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And it's not like there aren't a ton of vacant lots available for when the pace of development picks up. I actually prefer Orlando to mainly be human-scale, walkable, mid-rise structures dotted with high rises here and there. Also, every building doesn't need retail. It is actually a smart move on the developer to not include it here since there are way too many vacant spaces right now. Although I do feel this intersection would be a prime spot for a retailer to place a tremendously visible flagship store. Well, there is always the other side of Orange.

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I think this area is being held up by the waste of real estate called the Orlando Sentinel. They need to sell that property and move to a smaller location. Maybe in another 10-20 years?

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Absolutely. That parcel is nearly half the size of the entire CBD.

Edited by prahaboheme

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I do like the critical mass of rental units in the Uptown district which desparately needs more density and streetwall unity.

Edited by prahaboheme

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Yes. And the storefronts of Camden Orange Court have been redesigned as I stated earlier. I rode my bike by yesterday afternoon and the doors still look commercial in that they are all glass with a metal frame. I think they are still going to be retail. They could probably use a small convenience store for that apartment complex.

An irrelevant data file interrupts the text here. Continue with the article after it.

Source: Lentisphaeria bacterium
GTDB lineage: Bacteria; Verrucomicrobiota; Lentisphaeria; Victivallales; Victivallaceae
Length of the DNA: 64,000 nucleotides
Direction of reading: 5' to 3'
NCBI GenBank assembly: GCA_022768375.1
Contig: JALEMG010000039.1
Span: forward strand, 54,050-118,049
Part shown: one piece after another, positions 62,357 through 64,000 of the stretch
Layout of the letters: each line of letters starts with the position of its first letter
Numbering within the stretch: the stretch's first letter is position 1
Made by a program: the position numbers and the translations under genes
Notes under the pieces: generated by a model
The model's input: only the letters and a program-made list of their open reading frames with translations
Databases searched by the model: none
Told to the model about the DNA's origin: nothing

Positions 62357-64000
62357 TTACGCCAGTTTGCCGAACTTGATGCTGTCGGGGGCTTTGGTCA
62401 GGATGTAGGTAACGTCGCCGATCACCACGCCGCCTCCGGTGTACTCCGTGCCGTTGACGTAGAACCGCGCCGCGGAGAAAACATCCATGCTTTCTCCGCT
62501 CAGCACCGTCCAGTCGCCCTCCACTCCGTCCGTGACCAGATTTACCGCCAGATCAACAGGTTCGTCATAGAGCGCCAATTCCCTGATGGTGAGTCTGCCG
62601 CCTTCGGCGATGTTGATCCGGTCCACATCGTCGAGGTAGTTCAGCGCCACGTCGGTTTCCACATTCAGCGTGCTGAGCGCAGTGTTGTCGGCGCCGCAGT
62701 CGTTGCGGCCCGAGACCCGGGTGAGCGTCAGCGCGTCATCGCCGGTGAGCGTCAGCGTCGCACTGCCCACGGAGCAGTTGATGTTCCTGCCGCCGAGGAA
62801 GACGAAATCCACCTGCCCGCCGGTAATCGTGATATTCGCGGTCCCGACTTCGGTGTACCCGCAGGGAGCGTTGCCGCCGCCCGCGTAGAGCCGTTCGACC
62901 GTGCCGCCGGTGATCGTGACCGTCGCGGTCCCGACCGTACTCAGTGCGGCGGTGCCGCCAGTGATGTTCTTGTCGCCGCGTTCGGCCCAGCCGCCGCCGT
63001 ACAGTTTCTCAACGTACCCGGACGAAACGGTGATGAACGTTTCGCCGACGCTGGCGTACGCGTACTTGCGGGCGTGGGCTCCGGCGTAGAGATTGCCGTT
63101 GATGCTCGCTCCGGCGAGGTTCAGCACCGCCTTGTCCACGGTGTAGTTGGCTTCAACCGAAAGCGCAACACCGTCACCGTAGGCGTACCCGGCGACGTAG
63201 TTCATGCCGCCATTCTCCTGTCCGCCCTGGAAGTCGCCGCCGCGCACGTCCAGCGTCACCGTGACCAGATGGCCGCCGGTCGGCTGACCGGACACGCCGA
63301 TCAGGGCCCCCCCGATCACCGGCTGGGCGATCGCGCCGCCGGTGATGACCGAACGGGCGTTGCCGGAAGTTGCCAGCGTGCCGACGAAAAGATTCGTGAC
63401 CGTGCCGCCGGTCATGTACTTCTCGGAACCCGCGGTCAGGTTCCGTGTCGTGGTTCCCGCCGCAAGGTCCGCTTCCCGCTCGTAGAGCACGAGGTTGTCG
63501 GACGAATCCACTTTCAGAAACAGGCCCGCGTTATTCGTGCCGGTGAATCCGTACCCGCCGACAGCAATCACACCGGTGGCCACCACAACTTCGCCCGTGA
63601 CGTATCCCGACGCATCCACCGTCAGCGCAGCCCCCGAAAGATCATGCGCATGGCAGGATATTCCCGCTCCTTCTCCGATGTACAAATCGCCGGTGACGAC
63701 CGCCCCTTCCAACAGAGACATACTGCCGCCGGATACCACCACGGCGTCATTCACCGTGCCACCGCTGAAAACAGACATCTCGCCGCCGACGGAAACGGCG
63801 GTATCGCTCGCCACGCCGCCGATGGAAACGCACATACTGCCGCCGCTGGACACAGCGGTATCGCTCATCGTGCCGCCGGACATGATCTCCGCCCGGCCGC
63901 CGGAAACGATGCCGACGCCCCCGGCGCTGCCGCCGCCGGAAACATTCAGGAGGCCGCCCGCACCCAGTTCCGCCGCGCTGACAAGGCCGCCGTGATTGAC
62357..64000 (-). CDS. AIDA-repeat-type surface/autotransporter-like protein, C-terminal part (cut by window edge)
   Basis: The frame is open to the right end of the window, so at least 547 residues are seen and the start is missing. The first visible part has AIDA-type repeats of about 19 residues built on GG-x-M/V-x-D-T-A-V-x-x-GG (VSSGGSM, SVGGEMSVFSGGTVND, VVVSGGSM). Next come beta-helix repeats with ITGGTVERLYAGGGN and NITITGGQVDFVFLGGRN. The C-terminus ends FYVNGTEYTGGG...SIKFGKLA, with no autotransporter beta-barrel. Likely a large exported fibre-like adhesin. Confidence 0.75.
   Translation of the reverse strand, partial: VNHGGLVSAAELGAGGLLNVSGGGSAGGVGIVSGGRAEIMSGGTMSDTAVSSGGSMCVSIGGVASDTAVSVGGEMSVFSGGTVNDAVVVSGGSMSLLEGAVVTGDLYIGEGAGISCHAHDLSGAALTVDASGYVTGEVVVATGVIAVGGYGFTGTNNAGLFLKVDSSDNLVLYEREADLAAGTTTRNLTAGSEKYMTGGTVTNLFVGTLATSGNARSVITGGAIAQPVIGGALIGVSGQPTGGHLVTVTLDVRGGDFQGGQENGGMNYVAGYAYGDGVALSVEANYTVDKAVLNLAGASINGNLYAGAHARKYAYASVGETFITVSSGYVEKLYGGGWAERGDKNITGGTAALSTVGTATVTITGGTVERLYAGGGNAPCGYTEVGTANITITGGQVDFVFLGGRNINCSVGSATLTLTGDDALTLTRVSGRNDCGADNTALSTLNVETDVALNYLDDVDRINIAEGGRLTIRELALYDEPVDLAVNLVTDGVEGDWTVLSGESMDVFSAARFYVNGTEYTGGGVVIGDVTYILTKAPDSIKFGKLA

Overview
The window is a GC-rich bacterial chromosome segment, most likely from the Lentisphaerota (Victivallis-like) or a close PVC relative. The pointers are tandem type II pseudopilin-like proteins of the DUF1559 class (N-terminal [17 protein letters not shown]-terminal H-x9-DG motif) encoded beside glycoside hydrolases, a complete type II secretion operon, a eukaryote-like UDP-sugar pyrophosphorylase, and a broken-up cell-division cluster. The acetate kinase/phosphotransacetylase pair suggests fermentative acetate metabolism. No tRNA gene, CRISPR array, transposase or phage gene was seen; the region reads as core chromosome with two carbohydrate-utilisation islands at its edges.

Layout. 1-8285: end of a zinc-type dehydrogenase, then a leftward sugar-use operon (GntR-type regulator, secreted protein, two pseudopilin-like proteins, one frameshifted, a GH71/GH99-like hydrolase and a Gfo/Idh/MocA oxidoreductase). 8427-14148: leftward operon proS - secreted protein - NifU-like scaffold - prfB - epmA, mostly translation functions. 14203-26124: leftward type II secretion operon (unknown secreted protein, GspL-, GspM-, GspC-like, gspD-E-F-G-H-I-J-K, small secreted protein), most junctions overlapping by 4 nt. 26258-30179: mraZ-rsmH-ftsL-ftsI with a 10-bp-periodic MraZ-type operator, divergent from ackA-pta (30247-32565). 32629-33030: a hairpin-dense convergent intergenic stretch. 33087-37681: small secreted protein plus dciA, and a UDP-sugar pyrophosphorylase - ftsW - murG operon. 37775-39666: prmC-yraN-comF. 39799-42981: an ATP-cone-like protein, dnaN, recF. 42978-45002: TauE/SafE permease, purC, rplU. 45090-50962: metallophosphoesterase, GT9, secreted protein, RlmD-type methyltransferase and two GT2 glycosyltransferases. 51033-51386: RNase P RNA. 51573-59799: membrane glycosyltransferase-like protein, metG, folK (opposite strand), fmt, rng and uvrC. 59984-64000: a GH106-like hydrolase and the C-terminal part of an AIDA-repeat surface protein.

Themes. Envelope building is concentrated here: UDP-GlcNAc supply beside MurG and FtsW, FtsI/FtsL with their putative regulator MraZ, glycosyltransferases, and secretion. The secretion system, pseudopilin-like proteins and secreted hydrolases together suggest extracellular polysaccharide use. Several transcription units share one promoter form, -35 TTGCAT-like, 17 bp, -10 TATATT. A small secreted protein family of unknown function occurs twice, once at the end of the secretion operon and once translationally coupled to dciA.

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I think this area is being held up by the waste of real estate called the Orlando Sentinel. They need to sell that property and move to a smaller location. Maybe in another 10-20 years?

I agree completely and had hoped with the financial turmoil at Tribune they would decide to sell the extra space sooner rather than later. Originally, they had a much smaller footprint along both Colonial and Orange and there were shops all along both strips (there used to be a Phillips 66 station there on Colonial with the most dynamic neon sign that I still miss after all these years). I hope the newsroom stays where it is but I can't imagine the rationale for production and distribution at that location, particularly given how many fewer "dead tree" subscribers there are now.

Given there's not really much you can do with Colonial, I do think Orange Avenue needs to be reduced to two lanes through there to increase pedestrian activity - if FDOT would allow it (Orange is a state road), I would like to see most of that traffic rerouted down Garland and Hughey back to I4 (although the eventual widening of I4 may kill that idea). As it is now, I walk almost everywhere downtown and I find that whole stretch totally unappealing to spend time in.